W. C. Holland

W. C. Holland Honored as Distinguished Research Professor

Dr. W. Charles Holland, Department of Mathematics and Statistics, has been named a Distinguished Research Professor by the University's Board of Trustees. Holland, whose name is known among mathematicians around the world, was given the title during the trustees' June 25, 1993 meeting. The honor is one of the highest awarded by the University to a faculty member.

The mathematician is only the fifth individual to receive the title, which recognizes a professor's national and international acclaim for academic accomplishments through research and publications. Others who are Distinguished Research Professors include Dr. Gary Hess, a professor of history and expert on U. S.-Southeast Asian relations; Dr. Douglas Neckers, chair of the chemistry department and executive director of the Center for Photochemical Research; Dr. Jaak Panksepp, a psychology professor who is known for his expertise in psychobiology; and Philip F. O'Connor, a best-selling novelist and retired director of the University's creative writing program.

Holland is recognized as a world leader in his specialty within the field of mathematics, the highly technical study of ordered groups. Not only do some of his colleagues rank him among the best mathematicians in the United States, but they also say he is among the most gifted mathematicians in the world. Noted one who supported his nomination for the post, "His insight and stimulation have made Bowling Green the Mecca for all research workers in the field."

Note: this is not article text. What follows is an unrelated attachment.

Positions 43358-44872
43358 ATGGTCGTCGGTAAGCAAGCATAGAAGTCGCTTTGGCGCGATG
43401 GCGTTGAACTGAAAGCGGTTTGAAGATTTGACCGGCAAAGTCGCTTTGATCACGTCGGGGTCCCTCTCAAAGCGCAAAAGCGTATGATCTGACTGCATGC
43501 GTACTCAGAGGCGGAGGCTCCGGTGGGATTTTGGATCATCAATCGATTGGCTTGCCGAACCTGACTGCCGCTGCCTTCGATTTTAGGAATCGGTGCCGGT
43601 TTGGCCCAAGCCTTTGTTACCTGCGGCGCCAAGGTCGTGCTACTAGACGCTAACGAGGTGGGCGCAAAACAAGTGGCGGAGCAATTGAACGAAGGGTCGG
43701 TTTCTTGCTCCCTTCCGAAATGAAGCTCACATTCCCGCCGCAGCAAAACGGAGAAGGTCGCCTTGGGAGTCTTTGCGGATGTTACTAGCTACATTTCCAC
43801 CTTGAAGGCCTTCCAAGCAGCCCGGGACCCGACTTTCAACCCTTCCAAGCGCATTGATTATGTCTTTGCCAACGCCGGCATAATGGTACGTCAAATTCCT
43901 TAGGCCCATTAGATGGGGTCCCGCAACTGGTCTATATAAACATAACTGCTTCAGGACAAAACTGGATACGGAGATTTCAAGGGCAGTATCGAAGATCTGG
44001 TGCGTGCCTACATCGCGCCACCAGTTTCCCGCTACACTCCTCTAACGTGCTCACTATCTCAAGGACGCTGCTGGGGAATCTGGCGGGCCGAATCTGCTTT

Holland is credited with developing a theory early in his career that proved to be the key to understanding general infinite ordered groups. Although at first doubted by experts, his results provided the tool that made a deep analysis of lattice-ordered groups possible, according to Dr. A. W. M. Glass, chair of the Department of Mathematics and Statistics. As his work in the field continued, Holland later founded a mathematical school, "l'equipe americaine".

Holland came to Bowling Green in 1972 to help start the University's doctoral program in mathematics. According to his colleagues, so great has his influence been in the study of ordered groups that half of the researchers in the subject are his students or former students.

He has published nearly 50 articles in mathematical journals in the United States and abroad and has been invited to speak at universities in Canada, China, Czechoslovakia, France, Germany, Italy, Mexico, and the United States as well as in the former Soviet Union. In 1984, the Bowling Green mathematician was named an honorary fellow of the Societe Francaise de l'Algebre Orderee, an international mathematics organization.

Holland is also a member of the Logarhythms, a quartet of Bowling Green mathematics professors who entertain groups with comic songs about math.

Monitor, July 5, 1993